Question:

Can you send me the quote of the day?

Answer:

The right to be heard does not automatically include the right to be taken seriously. -Hubert H. Humphrey (1911 - 1978). AnswerParty!

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Hubert Horatio Humphrey, Jr. (May 27, 1911 – January 13, 1978) was an American politician who served as the 38th Vice President of the United States under President Lyndon B. Johnson, from 1965 to 1969. Humphrey twice served in the United States Senate, representing Minnesota from 1949 to 1964 and 1971 to 1978. He was the nominee of the Democratic Party in the 1968 presidential election, losing to the Republican nominee, Richard Nixon.

Born in Wallace, South Dakota, Humphrey attended the University of Minnesota before earning his pharmacist license from the Capitol College of Pharmacy in 1931. He helped run his father's pharmacy until 1937 when he returned to academia, graduating with his masters from Louisiana State University in 1940, where he was a political science instructor. He returned to Minnesota during WWII and became a supervisor for the Works Progress Administration. He was then appointed state director of the Minnesota war service program before becoming the assistant director of the War Manpower Commission. In 1943, Humphrey became a Professor of political science at Macalester College and ran a failed campaign for Mayor of Minneapolis. Humphrey helped found the Minnesota Democratic–Farmer–Labor Party (DFL) in 1944, and in 1945, became the DFL candidate for Mayor of Minneapolis for a second time, winning with 61% of the vote. Humphrey served as mayor from 1945 to 1948, he was reelected and became the co-founder of the liberal anti-communism group Americans for Democratic Action in 1947.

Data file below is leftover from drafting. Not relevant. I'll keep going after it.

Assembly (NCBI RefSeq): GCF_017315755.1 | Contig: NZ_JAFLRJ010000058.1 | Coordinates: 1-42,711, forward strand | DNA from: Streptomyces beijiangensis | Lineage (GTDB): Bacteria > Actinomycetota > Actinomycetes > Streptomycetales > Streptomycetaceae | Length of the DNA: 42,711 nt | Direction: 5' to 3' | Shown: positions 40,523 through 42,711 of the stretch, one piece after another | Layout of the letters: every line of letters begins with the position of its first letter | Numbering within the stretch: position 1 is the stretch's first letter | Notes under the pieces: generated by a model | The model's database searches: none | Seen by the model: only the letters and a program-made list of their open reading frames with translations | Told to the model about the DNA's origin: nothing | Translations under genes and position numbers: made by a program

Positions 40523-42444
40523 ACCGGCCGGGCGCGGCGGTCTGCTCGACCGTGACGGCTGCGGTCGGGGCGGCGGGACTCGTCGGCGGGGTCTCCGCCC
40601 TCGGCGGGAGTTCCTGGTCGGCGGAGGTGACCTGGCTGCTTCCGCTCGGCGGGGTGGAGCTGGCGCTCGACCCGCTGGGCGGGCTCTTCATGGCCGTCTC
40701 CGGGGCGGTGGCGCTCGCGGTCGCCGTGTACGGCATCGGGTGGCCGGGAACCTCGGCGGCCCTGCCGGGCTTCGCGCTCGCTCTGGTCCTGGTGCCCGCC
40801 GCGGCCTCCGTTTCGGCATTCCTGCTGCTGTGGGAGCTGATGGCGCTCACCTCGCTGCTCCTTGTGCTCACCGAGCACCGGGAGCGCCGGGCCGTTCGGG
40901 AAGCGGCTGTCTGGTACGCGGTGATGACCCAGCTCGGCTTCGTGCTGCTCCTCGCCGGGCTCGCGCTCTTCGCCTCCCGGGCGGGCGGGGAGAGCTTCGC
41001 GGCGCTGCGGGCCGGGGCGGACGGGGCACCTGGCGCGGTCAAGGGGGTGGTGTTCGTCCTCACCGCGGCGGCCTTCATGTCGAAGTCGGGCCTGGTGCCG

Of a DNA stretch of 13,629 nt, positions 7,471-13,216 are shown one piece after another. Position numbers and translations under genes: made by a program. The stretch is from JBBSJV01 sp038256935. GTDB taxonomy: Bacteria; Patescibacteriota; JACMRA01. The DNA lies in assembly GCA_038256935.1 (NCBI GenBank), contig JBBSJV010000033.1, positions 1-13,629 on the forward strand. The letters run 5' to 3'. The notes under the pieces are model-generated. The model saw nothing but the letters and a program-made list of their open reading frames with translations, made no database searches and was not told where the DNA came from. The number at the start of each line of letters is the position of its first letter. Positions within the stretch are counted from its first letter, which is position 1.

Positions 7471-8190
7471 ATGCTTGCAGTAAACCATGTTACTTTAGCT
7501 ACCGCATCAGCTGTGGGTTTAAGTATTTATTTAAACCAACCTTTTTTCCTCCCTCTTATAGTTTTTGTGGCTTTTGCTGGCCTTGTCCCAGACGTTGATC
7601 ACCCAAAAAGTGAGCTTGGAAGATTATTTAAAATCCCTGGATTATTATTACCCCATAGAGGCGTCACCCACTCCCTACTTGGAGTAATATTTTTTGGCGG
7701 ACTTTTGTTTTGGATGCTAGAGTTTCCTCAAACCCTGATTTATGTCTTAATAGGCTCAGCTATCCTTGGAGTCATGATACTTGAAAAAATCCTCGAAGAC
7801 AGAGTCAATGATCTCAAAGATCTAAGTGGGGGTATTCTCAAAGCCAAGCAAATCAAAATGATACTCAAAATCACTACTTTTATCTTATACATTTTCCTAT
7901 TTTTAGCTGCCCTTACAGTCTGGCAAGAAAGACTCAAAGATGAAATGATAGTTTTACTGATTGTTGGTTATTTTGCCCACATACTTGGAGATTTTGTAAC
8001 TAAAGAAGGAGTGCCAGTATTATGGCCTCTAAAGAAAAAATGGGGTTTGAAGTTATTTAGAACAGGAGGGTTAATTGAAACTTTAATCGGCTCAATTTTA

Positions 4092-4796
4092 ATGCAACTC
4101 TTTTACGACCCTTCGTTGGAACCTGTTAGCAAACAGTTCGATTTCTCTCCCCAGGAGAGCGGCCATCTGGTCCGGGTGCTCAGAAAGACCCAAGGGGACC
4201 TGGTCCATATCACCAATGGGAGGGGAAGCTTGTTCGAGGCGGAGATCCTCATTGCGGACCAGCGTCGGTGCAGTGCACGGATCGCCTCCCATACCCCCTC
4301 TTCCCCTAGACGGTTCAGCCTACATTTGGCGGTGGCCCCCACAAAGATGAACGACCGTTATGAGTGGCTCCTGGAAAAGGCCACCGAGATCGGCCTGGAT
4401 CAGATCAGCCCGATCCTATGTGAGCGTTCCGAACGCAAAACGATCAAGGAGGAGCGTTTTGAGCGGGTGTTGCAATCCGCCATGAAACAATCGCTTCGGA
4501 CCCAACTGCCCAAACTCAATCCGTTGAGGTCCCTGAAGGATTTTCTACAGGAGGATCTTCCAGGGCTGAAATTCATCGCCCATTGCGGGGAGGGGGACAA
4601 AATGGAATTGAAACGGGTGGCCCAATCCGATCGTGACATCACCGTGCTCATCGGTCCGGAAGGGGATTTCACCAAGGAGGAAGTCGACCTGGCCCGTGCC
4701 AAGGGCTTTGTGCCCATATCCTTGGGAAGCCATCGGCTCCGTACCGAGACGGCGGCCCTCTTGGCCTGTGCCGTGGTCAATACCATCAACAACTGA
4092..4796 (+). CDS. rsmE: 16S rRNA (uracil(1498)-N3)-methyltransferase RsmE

Humphrey

Different typefaces, character encodings and computer languages use various encodings and glyphs for quotation marks. This article lists some of these glyphs along with their Unicode code points and HTML entities.

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This article presents the historical development and role of political parties in United States politics, and outlines more extensively the significant modern political parties. Throughout most of its history, American politics have been dominated by a two-party system. However, the United States Constitution has always been silent on the issue of political parties; at the time it was signed in 1787, there were no parties in the nation. Indeed, no nation in the world had voter-based political parties. The need to win popular support in a republic led to the American invention of political parties in the 1790s. Americans were especially innovative in devising new campaign techniques that linked public opinion with public policy through the party.

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The United States is a federal constitutional republic, in which the President of the United States (the head of state and head of government), Congress, and judiciary share powers reserved to the national government, and the federal government shares sovereignty with the state governments.